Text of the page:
Sometimes diesel engines emit a white smoke while starting. The white smoke is due to unburnt fuel caused by improper heating.
Diesel engines need high compression and heat for fuel combustion. It can be especially difficult to start a diesel engine during cold weather. Diesels with an engine temperature below about 80 F. will produce some white smoke during the first few seconds after startup. The content of white smoke is finely atomized raw fuel and water vapor. Most diesel cars and light trucks have glow plugs that help to heat the engine.
If the glow plugs burn out or the glow plug control modules do not keep them on long enough for adequate heating, then the engine will get increasingly difficult to start and produce white smoke for several minutes until it warms up. The level of white smoke will reduce as all cylinders start firing normally.
White smoke during start up can be due to the following causes:
- Burnt glow plugs
- Incorrect Ignition timing
- Compression problems - If a cylinder has significantly lower compression pressure than others. Minimum compression pressure should be 275 psi at cranking speed.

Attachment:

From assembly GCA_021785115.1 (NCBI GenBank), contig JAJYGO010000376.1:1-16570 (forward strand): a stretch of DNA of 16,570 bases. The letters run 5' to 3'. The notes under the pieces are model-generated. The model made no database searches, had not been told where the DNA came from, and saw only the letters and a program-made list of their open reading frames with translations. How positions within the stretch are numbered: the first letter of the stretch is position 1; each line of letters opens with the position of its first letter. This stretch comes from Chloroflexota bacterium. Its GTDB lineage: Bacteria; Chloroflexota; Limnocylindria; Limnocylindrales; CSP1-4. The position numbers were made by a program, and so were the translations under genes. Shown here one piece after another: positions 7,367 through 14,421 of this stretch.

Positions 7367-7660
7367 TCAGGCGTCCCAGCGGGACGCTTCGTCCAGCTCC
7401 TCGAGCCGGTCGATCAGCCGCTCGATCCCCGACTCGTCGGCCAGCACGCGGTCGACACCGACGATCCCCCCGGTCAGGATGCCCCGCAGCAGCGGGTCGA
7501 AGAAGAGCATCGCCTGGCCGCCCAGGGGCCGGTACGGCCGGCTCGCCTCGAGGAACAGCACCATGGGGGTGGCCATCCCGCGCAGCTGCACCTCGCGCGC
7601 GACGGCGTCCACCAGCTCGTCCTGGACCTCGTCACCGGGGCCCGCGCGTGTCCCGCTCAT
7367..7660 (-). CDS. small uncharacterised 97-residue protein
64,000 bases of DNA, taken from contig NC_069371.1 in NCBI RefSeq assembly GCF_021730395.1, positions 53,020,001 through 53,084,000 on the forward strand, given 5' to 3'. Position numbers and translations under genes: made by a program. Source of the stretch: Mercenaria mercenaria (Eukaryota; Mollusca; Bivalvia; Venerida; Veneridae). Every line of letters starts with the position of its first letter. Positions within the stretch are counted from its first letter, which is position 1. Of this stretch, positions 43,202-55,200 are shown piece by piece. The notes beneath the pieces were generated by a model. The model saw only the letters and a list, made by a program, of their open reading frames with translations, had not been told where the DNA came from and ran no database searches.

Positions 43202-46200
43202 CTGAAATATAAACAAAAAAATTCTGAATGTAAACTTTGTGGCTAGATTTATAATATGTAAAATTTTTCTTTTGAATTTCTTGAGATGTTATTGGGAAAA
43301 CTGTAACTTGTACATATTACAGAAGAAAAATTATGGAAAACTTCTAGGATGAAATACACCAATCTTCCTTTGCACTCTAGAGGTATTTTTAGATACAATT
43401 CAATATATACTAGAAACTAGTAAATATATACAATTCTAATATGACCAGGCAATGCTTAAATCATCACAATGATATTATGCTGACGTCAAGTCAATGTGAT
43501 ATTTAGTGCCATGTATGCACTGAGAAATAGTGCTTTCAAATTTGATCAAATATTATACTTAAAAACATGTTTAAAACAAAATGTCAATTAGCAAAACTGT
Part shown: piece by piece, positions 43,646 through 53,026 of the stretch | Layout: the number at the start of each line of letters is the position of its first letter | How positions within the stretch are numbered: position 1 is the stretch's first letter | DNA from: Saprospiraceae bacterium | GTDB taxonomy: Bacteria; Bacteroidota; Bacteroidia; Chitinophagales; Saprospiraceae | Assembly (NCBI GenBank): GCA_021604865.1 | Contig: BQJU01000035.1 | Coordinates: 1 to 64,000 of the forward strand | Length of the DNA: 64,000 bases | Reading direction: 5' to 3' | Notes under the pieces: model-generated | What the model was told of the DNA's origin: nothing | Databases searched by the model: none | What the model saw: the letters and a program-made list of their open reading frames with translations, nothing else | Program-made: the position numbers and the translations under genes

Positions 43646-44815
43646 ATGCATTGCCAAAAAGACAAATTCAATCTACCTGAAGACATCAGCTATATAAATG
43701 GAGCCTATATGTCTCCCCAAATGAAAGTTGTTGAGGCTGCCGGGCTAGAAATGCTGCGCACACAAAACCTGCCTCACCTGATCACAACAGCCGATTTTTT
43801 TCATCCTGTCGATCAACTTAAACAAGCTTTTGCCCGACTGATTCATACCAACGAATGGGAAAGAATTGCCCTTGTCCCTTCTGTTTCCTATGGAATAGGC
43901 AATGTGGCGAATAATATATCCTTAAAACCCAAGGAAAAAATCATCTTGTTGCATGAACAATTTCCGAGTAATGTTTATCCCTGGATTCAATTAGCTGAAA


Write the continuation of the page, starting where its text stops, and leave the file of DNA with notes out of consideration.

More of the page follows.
- Blown Head Gasket
- Poorly sealed piston rings
- Leaky valves
- Cracked Head
- Cracked Block
- Injector is stuck or not working
- Clogged air filter
- Defective waste gate such as an actuator, vacuum line etc.
- Poor fuel quality
- Low coolant temperature
The major cause of white smoke is inadequate heat. The low temperature at which fuel burns within the engine causes white smoke emissions and can be corrected easily by installing a low cost heating system.
Our Automatic Engine heating system which along with standard pre-heating has optional simultaneous and post heating option and will eliminate white smoke emissions during startup.